Programs to Test Chronic Care Strategies

 
 
By M.L. Baker  |  Posted 2004-12-10 Email Print this article Print
 
 
 
 
 
 
 

Companies that run chronic care improvement programs say they will improve lives, save the government money and perhaps bag lucrative contracts.

CMS (Centers for Medicaid and Medicare) this week announced its picks for companies to participate in 10 experimental programs to manage care of patients with chronic conditions. The hope is that keeping these patients healthier will improve their lives—and save the government money. Forty-three percent of Medicare spending goes to the 14 percent of beneficiaries with congestive heart disease, while 32 percent goes to the 18 percent of beneficiaries with diabetes, according to CMS, which did not describe the amount of overlap between these groups of patients. The CCIPs (chronic care improvement programs) are expected to keep patients out of emergency rooms and hospitals by keeping them healthier, a task that requires sophisticated tracking of patient information.
The CCIP companies already work with patients to help them manage aspects of their own health care, such as monitoring glucose or weight levels; they also may provide behavioral counseling or work with a patients physician. Nurses often talk regularly with patients by phone to provide encouragement, guidance and education.
Such services have been credited with keeping down health care costs by preventing medical complications such as heart attacks. But a controversial study by the Congressional Budget Office concluded that such programs do not curb costs. The CCIPs will evaluate potential savings through randomized, controlled studies. In geographical areas with high rates of chronic conditions, CMS beneficiaries eligible for a disease management program will be invited at random to participate. Health benefits and medical expenditures in participating and nonparticipating patients will be compared. The 10 CMS pilot programs are scheduled to last three years. In an unusual arrangement, companies will not be paid for providing disease management services unless they show a net savings of 5 percent compared with a control group in the first pilot phase of the program. However, the best-performing companies will then be eligible to take on segments of the larger Medicare population in the second phase. According to the CMS Web site, more than 38 million people were enrolled in Medicare in 2003.
American Healthways will participate in two CCIPs, one in Maryland and the District of Columbia, and another, in collaboration with CIGNA Healthcare, in Georgia. Using information technology well is essential to influencing patients, said Scott Kozicki, chief technology officer at America Healthways. "Its all about processing that data and targeting people with the right message at the right time. Were kind of a technology company masquerading as a health care company," Kozicki said. "We know a lot about each individual and we customize interactions for each person" to encourage healthy behaviors. He said his company is confident that it can both save money and serve a large Medicare population. The company already manages more than 1.3 million individuals, many in diabetes and congestive heart failure, and has expanded rapidly, partly due to a good choice of partners. In 2001, American Healthways decided it wanted to develop a data warehouse to hold the clinical data collected by call-center nurses. Bert Chaffin, senior director of applications, said American Healthways first considered end-to-end applications, but the project bogged down. When they considered "best of breed" solutions, they happened on Informatica, eventually purchasing a license for the data integration platform in September 2001 to run it on a 32-bit Windows 2000 platform. This spring, American Healthways migrated to a 64-bit release of PowerCenter. Kozicki said hes been happy with the results. "We were seeing some jobs that were taking days that were finishing in a few hours." One advantage is that InformaticaPowerCenter has been able to keep up with data demands that have doubled every year. "Our implementation timelines are very aggressive," Chaffin said. "Weve got to process their data into our application very quickly. From a technology side, weve seen almost unlimited scalability in the product." Kozicki and Chaffin said the Informatica PowerCenter can be used in ways they hadnt intended, such as claims processing and getting data ready for predictive modeling. Kozicki said he anticipates that it will be particularly useful for using CMS data that will be packaged differently than those from a health plan and also will be less accurate in terms of demographic information that would otherwise be supplied by an employer. Other companies selected by CMS include: Aetna Health Management in Chicago; Health Dialog Services Corp. in Pennsylvania; Humana Inc. in central Florida; LifeMasters Supported SelfCare Inc. in Oklahoma; McKesson Health Solutions in Mississippi; Visiting Nurse Service of New York in partnership with United HealthCare Services Inc.-Evercare in Queens and Brooklyn in New York; and XLHealth in Tennessee. Check out eWEEK.coms for the latest news, views and analysis of technologys impact on health care.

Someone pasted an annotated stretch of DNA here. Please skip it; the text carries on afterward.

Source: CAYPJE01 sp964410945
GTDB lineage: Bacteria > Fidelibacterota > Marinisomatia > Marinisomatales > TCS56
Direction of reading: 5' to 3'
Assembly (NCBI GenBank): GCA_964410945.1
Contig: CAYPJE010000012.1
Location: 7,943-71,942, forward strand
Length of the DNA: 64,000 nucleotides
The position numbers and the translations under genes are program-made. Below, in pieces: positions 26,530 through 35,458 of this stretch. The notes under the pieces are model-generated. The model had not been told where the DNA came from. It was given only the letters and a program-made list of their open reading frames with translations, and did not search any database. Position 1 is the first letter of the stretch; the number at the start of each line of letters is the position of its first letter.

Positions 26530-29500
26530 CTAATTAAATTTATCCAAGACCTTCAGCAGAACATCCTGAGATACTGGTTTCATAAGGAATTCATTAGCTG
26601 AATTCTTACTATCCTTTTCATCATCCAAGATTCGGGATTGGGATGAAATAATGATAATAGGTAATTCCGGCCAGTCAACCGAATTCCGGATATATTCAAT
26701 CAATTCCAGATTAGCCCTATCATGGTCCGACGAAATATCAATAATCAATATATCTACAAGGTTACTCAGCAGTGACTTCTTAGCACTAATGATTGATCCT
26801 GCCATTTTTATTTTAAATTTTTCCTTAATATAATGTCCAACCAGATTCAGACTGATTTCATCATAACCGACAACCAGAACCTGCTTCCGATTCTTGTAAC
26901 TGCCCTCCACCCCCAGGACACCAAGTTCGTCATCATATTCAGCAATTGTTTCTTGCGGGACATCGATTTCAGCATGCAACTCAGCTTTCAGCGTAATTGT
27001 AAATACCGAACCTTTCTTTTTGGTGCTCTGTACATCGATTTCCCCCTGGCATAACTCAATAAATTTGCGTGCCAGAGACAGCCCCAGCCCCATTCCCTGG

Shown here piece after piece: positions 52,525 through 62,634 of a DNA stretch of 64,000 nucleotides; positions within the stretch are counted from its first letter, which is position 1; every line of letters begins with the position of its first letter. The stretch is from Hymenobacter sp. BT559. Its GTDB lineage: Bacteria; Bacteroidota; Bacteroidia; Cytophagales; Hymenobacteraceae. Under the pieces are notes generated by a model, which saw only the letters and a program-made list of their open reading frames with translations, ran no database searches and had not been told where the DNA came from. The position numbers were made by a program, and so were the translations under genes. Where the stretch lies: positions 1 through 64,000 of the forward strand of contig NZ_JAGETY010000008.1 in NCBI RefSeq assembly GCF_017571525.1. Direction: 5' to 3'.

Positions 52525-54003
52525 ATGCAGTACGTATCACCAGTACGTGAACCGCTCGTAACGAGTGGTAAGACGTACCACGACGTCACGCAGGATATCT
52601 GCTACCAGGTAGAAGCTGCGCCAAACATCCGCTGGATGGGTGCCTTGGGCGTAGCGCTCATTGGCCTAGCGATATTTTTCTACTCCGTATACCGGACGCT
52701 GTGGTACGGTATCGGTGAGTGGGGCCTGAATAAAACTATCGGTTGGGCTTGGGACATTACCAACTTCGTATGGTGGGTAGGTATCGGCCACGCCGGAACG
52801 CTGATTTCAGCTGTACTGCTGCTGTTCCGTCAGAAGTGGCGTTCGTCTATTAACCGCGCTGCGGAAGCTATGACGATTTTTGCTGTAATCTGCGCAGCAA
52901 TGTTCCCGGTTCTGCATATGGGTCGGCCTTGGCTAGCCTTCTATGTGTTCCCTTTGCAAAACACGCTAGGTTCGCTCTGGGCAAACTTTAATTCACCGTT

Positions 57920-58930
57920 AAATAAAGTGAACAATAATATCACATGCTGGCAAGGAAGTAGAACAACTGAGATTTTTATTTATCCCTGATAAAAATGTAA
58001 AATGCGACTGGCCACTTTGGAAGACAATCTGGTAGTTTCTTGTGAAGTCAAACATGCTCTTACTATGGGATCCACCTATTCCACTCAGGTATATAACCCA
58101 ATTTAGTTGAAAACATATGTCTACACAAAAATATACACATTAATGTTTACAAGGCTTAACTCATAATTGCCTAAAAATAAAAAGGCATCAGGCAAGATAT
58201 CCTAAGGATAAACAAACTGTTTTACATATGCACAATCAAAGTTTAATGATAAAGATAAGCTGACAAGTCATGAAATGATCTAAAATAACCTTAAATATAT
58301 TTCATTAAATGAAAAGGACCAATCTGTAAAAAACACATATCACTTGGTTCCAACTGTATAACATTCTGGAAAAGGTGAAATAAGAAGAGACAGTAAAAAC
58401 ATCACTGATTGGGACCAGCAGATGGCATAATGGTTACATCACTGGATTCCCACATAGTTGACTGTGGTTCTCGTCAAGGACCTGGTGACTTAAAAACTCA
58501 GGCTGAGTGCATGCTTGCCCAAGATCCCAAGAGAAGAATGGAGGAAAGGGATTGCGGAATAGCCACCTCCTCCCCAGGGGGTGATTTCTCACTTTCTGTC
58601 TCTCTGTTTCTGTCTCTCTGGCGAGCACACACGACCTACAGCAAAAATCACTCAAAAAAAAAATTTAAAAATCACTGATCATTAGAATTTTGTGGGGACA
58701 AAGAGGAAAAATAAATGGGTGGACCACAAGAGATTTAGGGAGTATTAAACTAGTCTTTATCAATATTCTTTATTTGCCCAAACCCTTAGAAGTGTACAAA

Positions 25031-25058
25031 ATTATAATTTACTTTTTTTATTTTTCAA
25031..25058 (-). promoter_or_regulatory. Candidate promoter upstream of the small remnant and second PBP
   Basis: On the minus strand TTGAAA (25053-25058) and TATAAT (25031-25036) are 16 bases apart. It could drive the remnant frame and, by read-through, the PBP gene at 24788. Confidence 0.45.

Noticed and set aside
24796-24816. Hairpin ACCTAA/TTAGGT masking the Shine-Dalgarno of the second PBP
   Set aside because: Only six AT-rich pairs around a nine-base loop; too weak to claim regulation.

Monya Baker is co-editor of CIOInsight.com's Health Care Center. She has written for publications including the journal Nature Biotechnology, the Acumen Journal of Sciences and the American Medical Writers Association, among others, and has worked as a consultant with biotechnology companies. A former high school science teacher, Baker holds a bachelor's degree in biology from Carleton College and a master's of education from Harvard.
 
 
 
 
 
 
 

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